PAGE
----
Digital accessibility is always evolving with new and innovative technology regularly being introduced to improve digital inclusion for the better.
In the UK, there are approximately 14.6 million people who have a disability or invisible difference. Despite them making up a huge chunk of society, daily life for disabled consumers can be challenging. This is due to brands being inexperienced or unwilling to include digital accessibility as part of their wider marketing plans. This then prevents disabled customers from shopping online with them.
Assistive technology (in particular screen readers) play an integral part in helping disabled consumers to be able to shop online. This means businesses must embrace and ensure assistive technology can be easily used on their websites to attract, engage and convert leads into sales.
One of the most debated topics when it comes to digital accessibility is how to create accessible hyperlinks. Whilst some screen readers will make it clear where hyperlinks are on the page, not all screen readers offer this. This means brands need to make it clear where their links are to improve the customer journey for disabled consumers. Read on if you would like to learn more about how to create accessible hyperlinks.
What is a screen reader
A screen reader is a piece of assistive technology that reads the contents on the computer screen out loud. The beauty of the software is that it enables people access digital materials more easily. These groups of people include (but is not limited to) those with:
- Auditory Disabilities / Differences: People who are deaf or hard of hearing
- Cognitive Disabilities / Differences: Autism (ASD), ADHD / ADD, Dyslexia and Dyspraxia
- Neurological Disabilities / Differences: Epilepsy, Seizures and Dementia
- Physical Disabilities / Differences: Cerebral Palsy, MS, Amputation and Arthritis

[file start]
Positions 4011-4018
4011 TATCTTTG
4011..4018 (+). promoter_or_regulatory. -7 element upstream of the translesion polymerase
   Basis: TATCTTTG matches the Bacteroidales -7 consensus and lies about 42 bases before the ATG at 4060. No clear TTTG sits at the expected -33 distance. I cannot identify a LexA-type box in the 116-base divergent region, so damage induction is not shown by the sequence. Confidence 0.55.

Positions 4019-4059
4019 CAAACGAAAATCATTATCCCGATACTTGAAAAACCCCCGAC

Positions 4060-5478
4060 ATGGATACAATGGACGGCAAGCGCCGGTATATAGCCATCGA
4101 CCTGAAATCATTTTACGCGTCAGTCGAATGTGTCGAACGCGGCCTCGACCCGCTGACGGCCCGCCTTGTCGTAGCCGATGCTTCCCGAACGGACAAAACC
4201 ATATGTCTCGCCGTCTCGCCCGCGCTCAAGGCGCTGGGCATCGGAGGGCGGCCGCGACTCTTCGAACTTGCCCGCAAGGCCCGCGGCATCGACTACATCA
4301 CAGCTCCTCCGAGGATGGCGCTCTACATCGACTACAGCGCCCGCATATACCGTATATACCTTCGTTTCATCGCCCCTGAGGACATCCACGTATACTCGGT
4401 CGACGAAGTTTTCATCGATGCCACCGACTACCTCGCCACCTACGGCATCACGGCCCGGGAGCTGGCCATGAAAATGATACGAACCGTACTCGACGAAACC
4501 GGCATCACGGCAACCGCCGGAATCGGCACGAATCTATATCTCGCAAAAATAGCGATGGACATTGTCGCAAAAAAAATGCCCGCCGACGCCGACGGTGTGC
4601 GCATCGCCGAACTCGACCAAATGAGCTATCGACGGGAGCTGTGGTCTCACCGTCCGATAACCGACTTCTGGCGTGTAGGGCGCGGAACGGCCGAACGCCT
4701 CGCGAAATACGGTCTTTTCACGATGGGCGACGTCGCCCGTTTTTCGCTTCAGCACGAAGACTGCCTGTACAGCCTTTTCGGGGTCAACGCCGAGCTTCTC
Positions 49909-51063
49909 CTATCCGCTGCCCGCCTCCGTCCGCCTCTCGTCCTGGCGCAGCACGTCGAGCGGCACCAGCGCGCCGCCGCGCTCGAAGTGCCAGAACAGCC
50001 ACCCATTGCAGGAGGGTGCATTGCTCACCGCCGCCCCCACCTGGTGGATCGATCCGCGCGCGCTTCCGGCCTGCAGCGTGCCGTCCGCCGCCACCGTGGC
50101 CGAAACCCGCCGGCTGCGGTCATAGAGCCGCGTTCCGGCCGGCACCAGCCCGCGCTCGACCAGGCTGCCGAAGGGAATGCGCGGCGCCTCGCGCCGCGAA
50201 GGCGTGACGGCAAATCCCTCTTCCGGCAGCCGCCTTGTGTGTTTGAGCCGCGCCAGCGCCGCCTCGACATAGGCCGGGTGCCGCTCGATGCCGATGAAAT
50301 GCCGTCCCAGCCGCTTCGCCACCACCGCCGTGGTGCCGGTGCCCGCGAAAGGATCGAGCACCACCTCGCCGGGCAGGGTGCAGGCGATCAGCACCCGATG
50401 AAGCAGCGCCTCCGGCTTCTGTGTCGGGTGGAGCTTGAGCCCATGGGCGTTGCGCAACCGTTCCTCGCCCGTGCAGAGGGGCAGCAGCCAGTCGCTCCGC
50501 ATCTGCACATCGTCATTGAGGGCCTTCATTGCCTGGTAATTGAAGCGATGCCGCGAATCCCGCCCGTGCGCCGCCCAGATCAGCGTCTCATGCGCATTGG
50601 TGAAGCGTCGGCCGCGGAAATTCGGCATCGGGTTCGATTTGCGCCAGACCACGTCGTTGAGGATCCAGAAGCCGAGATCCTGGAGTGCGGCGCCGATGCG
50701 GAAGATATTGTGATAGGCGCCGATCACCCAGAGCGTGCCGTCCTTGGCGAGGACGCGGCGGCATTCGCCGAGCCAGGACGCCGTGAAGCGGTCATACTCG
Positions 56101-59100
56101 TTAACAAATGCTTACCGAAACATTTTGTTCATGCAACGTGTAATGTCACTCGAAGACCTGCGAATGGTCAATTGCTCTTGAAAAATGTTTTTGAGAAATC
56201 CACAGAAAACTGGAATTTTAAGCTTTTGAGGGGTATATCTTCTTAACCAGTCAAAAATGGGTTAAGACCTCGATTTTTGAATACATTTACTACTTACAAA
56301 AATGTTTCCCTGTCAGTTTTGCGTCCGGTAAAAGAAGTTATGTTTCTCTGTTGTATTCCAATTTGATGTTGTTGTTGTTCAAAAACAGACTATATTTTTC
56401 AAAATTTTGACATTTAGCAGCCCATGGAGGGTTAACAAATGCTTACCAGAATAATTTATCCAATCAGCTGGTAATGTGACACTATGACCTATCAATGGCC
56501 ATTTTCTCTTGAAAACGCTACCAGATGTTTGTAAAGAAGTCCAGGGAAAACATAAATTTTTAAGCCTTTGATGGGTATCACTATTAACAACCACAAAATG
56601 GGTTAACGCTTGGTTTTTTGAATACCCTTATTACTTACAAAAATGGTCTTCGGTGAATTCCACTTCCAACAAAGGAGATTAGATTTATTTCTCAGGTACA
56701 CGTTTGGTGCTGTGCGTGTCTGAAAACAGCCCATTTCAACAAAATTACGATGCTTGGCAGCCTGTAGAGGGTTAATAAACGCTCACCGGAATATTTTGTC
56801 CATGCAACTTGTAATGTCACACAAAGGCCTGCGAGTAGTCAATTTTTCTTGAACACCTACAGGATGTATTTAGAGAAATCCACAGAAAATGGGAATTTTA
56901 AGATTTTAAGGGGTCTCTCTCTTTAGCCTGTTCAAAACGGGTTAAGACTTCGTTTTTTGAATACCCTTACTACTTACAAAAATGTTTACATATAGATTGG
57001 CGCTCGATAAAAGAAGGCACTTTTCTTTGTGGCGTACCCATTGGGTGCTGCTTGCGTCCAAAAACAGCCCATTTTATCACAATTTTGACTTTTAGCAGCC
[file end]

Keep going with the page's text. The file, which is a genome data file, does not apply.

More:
- Visual Disabilities /Differences: Blind, Low Vision, Visual Impairment
Other people who may face barriers can include those with temporary disabilities, such as a broken limb, old age as well as non-native speakers. This means screen reader software has the potential to help millions of consumers to easily access digital technology. However the bridge between digital and screen reader software is still in need of improvement to generate greater accessibility online.
How can I ensure my hyperlinks are accessible
Most creators of online content simply add bolded and underlined hyperlinks into text to convey to the reader the content that the link is clickable. Although this is useful for some people, it still excludes a significant amount of consumers. This includes those with cognitive, neurological, visual differences as well as those with multiple disabilities and differences.
Not all screen readers can detect hyperlinks nor can they detect highlighted content. This is why it is key to be specific with call to actions, including making it clear where there is a descriptive clickable link.
For example, if you put a screen reader over the following sentence: For more information go to the about us section – most screen readers would read the text exactly as it is and not make it clear that the wording “about us” is actually a clickable hyperlink. This means brands could be missing out on vital sales from consumers who use screen readers to access the internet. The sentence therefore should read: For more information go to the about us section by clicking here.
If you play the video below, you will easily understand the differences between unclear and clear hyperlinks.
The transcript for the video is as follows:
According to The Purple Pound report the UK disability market’s annual buying power is currently at £274bn, therefore organisations cannot and should not ignore them. Even if your organisation could tap into only 0.00001% of this amount through implementing digital accessibility, then you could bring in an additional £27,400 a year which is a significant amount, especially for small businesses.
With the UK disability market’s annual buying power currently at £274bn, organisations cannot and should not ignore them. Even if your organisation could tap into only 0.00001% of this amount through implementing digital accessibility, then you could bring in an additional £27,400 a year which is a significant amount, especially for small businesses. You can find out more about how inaccessibility prevents business growth by visiting The Purple Pound report by clicking here.
Using descriptive clickable links makes is easier for users regardless of what screen readers they use to easily interpret the what and where.
- The what: being the description of the highlighted link (not everyone will be able to identify the highlighted link)
- The where: of where the clickable link is to find out more about the highlighted content which clearly tells the user what to do
We hope you have found this article useful. If you’d like to improve your digital accessibility skills, then we do offer training. To express an interest in digital accessibility training get in touch by clicking here.